The best solution is to isolate your loudest power tools from the rest of the garage. Then, the person operating the device can wear ear protection while protecting everyone else in the immediate area. 

To do this, you can build a room-within-a-room with dedicated soundproofing insulation and wall panels. This effectively decouples the smaller room from the garage as a whole. 

This is often more cost-effective than soundproofing the entire garage. Because the area is much smaller, you can splurge on better sound absorption panels or mass-loaded vinyl barriers. 

Soundproofing your garage workshop allows you to work without worrying about affecting others.

How to Soundproof a Garage For Band Practice (With Drums)

I play guitar in my spare time, so I know how loud musical instruments can be. My 50-watt guitar amp hits 115 dB, and a set of drums ranges between 90 dB and 130 dB.

Soundproofing drums is incredibly challenging because you’re dealing with high-frequencies (cymbals) and low-frequencies (bass drums). Low frequencies have a longer wavelength that penetrates rather than reflects off other objects.

That means you’ll need a combination of acoustic panels and thick floor coverings to effectively soundproof your garage for a band.

Building a room inside a room (decoupling) can help keep low frequencies from drums and bass from traveling outside.

However, you can modify this decoupled room to direct the sound where you want it.

Arrange three small, framed walls with soundproof panels in a ‘U’ shape to direct the sound from the drums towards the other musicians but block the sound from the rest of the house.

Add a thick rubber mat with sound-absorbing properties underneath the drums and guitar amps.

This will absorb any low frequencies that would otherwise resonate throughout the structure during band practice.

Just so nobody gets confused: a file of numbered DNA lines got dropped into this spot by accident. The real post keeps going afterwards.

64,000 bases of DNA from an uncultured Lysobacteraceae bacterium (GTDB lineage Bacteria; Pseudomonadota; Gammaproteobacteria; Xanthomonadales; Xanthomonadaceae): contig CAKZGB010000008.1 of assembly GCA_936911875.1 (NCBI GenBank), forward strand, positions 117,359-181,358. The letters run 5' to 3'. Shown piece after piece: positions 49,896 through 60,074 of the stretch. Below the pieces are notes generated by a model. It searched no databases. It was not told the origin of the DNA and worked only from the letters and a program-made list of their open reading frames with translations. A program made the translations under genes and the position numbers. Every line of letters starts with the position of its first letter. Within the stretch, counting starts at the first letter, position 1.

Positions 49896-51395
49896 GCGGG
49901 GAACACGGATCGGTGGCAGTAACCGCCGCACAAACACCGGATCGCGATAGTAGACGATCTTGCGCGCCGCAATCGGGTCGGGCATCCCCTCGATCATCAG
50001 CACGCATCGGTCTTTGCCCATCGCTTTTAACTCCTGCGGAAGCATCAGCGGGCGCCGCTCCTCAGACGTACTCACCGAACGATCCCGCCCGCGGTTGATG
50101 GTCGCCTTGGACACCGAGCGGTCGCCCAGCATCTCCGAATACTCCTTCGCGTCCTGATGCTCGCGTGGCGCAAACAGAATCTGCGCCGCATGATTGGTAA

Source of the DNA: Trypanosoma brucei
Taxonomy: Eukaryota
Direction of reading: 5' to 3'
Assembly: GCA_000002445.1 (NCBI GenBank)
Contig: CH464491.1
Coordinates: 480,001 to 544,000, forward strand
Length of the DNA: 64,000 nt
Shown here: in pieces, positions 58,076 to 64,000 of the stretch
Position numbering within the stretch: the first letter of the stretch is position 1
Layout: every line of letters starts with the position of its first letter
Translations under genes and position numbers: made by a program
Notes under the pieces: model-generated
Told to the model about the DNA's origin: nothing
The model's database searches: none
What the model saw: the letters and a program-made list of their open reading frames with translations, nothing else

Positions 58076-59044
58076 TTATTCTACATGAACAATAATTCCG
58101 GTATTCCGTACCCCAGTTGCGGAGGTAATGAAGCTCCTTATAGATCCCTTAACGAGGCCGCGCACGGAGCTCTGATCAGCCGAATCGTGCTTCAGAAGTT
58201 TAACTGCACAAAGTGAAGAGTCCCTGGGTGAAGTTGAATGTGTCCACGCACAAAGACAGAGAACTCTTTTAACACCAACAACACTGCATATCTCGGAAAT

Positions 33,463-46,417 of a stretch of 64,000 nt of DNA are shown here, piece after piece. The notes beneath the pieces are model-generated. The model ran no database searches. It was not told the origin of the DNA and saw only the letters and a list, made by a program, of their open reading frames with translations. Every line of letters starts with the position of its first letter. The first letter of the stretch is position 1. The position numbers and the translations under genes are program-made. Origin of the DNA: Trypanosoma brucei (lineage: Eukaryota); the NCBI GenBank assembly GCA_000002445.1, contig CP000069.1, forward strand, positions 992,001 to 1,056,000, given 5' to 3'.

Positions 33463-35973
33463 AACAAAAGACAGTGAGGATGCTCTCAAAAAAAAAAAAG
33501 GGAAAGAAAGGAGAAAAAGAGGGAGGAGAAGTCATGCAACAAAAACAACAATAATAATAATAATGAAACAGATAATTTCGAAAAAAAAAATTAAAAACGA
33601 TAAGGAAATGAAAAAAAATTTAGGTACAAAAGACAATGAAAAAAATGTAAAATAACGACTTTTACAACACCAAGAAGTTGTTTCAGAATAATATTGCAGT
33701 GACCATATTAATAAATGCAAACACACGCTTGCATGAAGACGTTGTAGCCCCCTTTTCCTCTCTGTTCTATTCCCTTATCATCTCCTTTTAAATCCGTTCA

Wrapping It Up

Ah, the sweet sound of silence! Whether you’ve been trying to shield your serene garage space from the blaring noises outside or want to keep the inside noises, well, inside – soundproofing a garage can be a game-changer. 

Let’s quickly recap what we’ve delved into:

  • Soundproofing Goals: Remember, there’s a difference between keeping external sounds out and locking internal sounds in. Tailor your approach based on whether you’re aiming for a peaceful retreat or a vibrant music studio.
  • Soundproofing Basics: Start with the rudiments. Address the garage door by sealing gaps, insulating, or even replacing it for maximum soundproofing. Ensure walls and ceilings are adequately soundproofed to enhance indoor sound quality. If you have windows, they’re next on the checklist. And don’t forget about the floor – mats and interlocking tiles can work wonders!
  • Special Use Cases: Custom solutions are available if your garage serves a unique purpose, like a workshop or a band practice space. Jamming on drums? There are tailored soundproofing techniques for that, too.

Ultimately, it’s about transforming your garage into a space that suits your lifestyle and needs. Soundproofing a garage can make a significant difference whether you’re just getting started or an expert seeking advanced techniques.

So, roll up those sleeves, revisit any sections of this guide you need, and here’s to a garage that sounds exactly the way you want it to. 

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Tim Wells

Tim Wells, the founder of Garage Transformed, has been featured in dozens of home renovation publications, including, Home Stratosphere, House Digest, Livingetc, and SFGate. Since 2018, he has helped over two million people transform their everyday garages into something they can be proud of. He lives in Central Florida with his wife and bulldog.